FILE – Crews with the Saanich Fire Department battle grassfire near Uptown. (Travis Paterson/News Staff)

Unusually dry March leads to dozens of grass fires in B.C.

Chief fire information officer Kevin Skrepnek says many not careful this time of year

An unseasonably dry March has led to more than 20 recent grass fires across B.C., with nearly all caused by people.

This spring is shaping up to be quite different from the previous year, when flooding and heavy snow packs brought wet conditions well into May.

RELATED: Seven small wildfires burning in B.C. as warm weather brings dry conditions

RELATED: Unseasonable heat melts heavy snowpacks in B.C., making more floods likely

B.C.’s chief fire information officer Kevin Skrepnek told Black Press Media grass fires are not uncommon this time of year, but it is around the same officials start to see a growing number of human-caused fires.

“The risk isn’t a top of mind for people, given that we aren’t in that core summer period,” he said in a phone interview from the service’s Kamloops headquarters Tuesday.

Crews were deployed to two sizable fires in recent days, the first burning more than 250 hectares in Kamloops and the second still burning at roughly 15 hectares northeast of Squamish.

Roughly 40 per cent of all wildfires in B.C. are human-caused, with most the rest caused by summer lightning strikes. But those storms don’t usually happen until June.

“Every fire we see this time of year is preventable one way or another,” Skrepnek said.

Most of the time, it’s open burning that gets out of control.

“When they are burning, they are quite aggressive, they can grow quite quickly. Then generally as we get a hold on them, they don’t smoulder for too long because it was burning up those fine fuels as opposed to an actual forest fire where big trees are burning.”

Wildfire official hopeful for a rainy May

Skrepnek said B.C.’s wildfire season is broken up into two portions: between now and mid-May, when the grass begins to dry after the remnants of winter melt away, and then from the Canada Day long weekend until about September.

In between, the amount of rain we get can determine how aggressive the sparks will be during summer.

READ MORE: Fire officials warn of ‘overwintering’ fires as winter melts away

In the meantime, crews have begun prescribed burning in vulnerable regions. Controlled burns aim to prevent forest fires by burning through top layers of fuel, as well as help restore ecosystems that have adapted to seasonal infernos. They can also be part of First Nation cultural practices.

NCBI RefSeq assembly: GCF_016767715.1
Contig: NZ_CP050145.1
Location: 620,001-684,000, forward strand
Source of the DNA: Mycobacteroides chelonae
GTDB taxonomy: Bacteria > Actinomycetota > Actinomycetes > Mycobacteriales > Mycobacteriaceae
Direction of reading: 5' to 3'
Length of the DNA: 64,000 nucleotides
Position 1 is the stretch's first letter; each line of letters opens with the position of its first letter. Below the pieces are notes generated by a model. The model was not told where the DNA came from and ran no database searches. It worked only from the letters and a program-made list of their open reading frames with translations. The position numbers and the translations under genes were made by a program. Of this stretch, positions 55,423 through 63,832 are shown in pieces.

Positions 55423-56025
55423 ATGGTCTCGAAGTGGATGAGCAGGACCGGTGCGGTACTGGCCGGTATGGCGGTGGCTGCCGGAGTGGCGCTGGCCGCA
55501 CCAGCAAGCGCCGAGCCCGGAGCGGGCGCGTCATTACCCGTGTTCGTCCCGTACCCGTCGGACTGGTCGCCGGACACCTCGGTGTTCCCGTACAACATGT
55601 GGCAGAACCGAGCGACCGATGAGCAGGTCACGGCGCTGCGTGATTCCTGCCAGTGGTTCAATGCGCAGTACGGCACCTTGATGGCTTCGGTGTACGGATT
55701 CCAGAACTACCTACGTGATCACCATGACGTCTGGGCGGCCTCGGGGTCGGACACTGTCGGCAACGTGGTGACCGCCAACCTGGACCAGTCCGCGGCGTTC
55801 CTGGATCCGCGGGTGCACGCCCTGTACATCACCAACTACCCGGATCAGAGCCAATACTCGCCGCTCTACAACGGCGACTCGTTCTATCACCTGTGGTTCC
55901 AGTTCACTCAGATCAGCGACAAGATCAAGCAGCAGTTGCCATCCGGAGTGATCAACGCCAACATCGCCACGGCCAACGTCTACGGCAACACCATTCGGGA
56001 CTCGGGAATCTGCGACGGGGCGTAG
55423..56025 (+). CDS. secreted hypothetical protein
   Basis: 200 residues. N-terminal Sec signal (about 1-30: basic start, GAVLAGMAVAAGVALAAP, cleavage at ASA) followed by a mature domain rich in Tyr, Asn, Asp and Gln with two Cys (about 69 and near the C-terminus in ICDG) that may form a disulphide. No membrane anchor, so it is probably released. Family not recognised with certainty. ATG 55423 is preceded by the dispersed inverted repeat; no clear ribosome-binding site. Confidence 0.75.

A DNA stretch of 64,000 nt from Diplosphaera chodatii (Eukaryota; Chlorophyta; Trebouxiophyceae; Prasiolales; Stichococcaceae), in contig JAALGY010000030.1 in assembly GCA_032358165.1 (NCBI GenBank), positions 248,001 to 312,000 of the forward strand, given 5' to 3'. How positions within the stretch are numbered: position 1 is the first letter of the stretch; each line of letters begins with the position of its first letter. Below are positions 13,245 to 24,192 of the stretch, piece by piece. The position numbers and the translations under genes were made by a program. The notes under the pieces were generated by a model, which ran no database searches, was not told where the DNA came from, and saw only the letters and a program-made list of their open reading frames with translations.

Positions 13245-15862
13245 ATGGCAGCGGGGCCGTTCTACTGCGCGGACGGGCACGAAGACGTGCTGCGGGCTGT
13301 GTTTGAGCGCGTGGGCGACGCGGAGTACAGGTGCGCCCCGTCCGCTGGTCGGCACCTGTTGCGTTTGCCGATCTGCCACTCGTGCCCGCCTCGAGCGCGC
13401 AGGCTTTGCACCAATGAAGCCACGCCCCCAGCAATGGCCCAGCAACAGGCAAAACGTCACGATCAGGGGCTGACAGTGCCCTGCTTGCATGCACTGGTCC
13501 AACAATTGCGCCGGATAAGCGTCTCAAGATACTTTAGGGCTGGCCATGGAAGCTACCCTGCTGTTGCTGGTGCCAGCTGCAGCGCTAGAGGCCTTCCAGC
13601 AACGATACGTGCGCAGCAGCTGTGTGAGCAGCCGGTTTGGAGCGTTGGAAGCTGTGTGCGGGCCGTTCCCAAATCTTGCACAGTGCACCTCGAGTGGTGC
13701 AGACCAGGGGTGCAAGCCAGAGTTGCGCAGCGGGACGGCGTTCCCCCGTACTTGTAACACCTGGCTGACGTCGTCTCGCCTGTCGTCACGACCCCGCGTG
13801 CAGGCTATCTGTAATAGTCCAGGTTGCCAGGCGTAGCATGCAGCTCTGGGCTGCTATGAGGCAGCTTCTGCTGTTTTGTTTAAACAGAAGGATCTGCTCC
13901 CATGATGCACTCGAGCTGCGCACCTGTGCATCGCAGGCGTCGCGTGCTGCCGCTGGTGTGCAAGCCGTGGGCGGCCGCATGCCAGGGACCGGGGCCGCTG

A lot of preparation goes into prescribed burns, Skrepnek said. “If we’re putting fire out on the landscape, we have to make sure we put contingencies in place, we don’t want it to turn into a wildfire, and we have to wait for the right conditions.”

Discarded cigarettes, campfires, ATVs all run the risk of sparking a fire

Skrepnek urged caution to outdoor enthusiasts and others who may forget grass fires can happen outside the summer season.

Discarded cigarettes and campfires left burning are two common causes, but heat from the exhaust pipe of an ATV or off-road vehicle can be all it takes for long grass to catch.

“You only have to look back to the last few summers to see how bad things can get.”


@ashwadhwani
ashley.wadhwani@bpdigital.ca

Like us on Facebook and follow us on Twitter.

Get local stories you won't find anywhere else right to your inbox.
Sign up here

Just Posted

Provincial COVID-19 data can now be used for B.C. to prepare for a second wave

In the past week, B.C. has seen a slight spike in daily test-positive case counts

‘Someone knows something’: a look into Vancouver Island missing persons with interactive map

There are more than three dozen people listed as missing throughout Vancouver Island

Creekside Apartments gets utility charge relief from Port Hardy council

The apartment building is undergoing restoration from a fire that happened back in 2017.

LETTER: It’s a labour of love keeping the Port Alice golf course running

‘We North Islanders are indeed fortunate to have two gorgeous golf club’

Mowi’s B.C. salmon farms achieve environmental certification from independent watchdog

Aquaculture Steward Council certification complies with 500 sustainability and social measures

QUIZ: Are you ready for a summer road trip?

How much do you really know about roads, motor vehicles and car culture? Take this quiz to find out.

Beverly Hills 90210 star’s family selling Vancouver Island Beach Resort

You can own Jason Priestley’s Terrace Beach Resort in Ucluelet for less than $5 million

Genetic detectives begin work to trace spread of COVID-19 in Canada

The kinds of genetic technology being used for this project did not exist when SARS hit Canada in 2003

Sports fishers protest Fraser River Chinook closures

Public Fishery Alliance wants hatchery fish open for harvest

B.C. Ferries increasing passenger capacity after COVID-19 restrictions

Transport Canada 50-per-cent limit being phased out, no current plans to provide masks

Shellfish industry get funds to clean up at Island sites and beyond

Businesses can apply to cover half of costs to clean up so-called ‘ghost gear’

Amber Alert for two Quebec girls cancelled after bodies found

Romy Carpentier, 6, Norah Carpentier, 11, and their father, Martin Carpentier, missing since Wednesday

B.C. man prepares to be first to receive double-hand transplant in Canada

After the surgery, transplant patients face a long recovery

Grocers appear before MPs to explain decision to cut pandemic pay

Executives from three of Canada’s largest grocery chains have defended their decision to end temporary wage increases

Most Read